Definition of Machine Learning

Machine learning (ML) refers to the ability of a computer to self-learn, without explicit instructions. It can perform certain tasks autonomously. These algorithms improve automatically through experience, or learn from historical data.

We need to feed the machine lots of data before it can learn and predict. In many cases, humans learn faster. Yet, intelligence systems have more dimensions than humans. They can process huge datasets, recognize more patterns and make better predictions.

Self-driving cars

Self-driving cars is a field where this self-learning ability is crucial: the system that controls the car – that drives the car – has to assess all the different traffic situation and determine what action to take.

Driving a car is much more complicated that it may seem if you are navigating your way on the highway. Traffic is chaos, it’s not a predictable, linear process. In fact, when you are driving, you are improvising every day.

Self-driving cars need to navigate through chaos.

Traffic is chaos.

A first-generation computer system would have needed an instruction for each and every traffic situation, which is of course impossible to do. Self-learning systems don’t need all situations specified. It learns along the way.

That is where machine learning comes in handy. It can combine the various scenarios that the programmers foresaw when they designed the program to a multitude of unique traffic situations. Like you, it can improvise. It is autonomous.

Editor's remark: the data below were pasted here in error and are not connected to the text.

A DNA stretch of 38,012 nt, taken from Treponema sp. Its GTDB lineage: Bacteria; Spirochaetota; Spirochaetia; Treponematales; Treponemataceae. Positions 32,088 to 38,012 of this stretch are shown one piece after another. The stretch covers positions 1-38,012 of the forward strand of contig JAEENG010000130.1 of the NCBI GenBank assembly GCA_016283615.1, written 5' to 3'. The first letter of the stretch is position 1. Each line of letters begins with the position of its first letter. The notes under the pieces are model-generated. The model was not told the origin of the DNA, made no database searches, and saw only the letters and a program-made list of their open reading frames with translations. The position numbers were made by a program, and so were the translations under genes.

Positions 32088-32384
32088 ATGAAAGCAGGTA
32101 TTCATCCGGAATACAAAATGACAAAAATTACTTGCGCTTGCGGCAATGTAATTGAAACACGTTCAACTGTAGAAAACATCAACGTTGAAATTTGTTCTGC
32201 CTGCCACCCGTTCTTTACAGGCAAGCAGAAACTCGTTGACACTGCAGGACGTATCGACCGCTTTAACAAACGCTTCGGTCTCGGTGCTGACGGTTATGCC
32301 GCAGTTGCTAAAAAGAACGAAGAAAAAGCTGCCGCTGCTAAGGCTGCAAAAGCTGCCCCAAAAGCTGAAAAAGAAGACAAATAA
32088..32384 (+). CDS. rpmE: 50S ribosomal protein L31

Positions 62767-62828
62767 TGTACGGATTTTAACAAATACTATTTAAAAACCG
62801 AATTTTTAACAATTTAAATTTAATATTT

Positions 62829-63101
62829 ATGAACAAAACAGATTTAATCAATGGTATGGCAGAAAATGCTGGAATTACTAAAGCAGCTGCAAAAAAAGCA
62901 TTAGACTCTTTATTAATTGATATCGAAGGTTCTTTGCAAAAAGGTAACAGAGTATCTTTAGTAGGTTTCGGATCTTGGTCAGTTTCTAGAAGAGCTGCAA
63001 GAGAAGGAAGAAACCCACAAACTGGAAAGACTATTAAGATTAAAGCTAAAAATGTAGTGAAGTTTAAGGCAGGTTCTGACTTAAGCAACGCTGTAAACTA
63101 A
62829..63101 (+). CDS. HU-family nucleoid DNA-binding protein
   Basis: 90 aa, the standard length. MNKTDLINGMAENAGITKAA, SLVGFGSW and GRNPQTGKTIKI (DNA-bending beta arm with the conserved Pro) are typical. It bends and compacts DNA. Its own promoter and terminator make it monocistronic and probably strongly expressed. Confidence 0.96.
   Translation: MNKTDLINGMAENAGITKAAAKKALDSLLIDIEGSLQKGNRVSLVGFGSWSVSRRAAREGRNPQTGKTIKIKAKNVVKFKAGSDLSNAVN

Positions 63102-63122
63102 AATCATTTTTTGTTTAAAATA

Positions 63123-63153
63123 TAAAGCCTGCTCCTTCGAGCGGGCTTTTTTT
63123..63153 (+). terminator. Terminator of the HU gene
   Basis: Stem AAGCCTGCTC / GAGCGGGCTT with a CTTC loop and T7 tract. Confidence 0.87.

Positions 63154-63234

The first generation computers tended to follow orders. You, the user, would direct it to perform certain tasks and the computer would follow a struct set of rules to do what you told it to. It could only do what it was programmed to do. That limited the performance to what the persons that designed the programs taught the machine to do.

Computers are becoming more independent now. The intelligent systems built on machine-learning algorithms can be instructed to deliver a certain end-result and the computer itself figures out how best to achieve that – even if nobody installed that knowledge onto the machine. That is called self-learning ability.

See also General AI, Supervised learning vs unsupervised learning.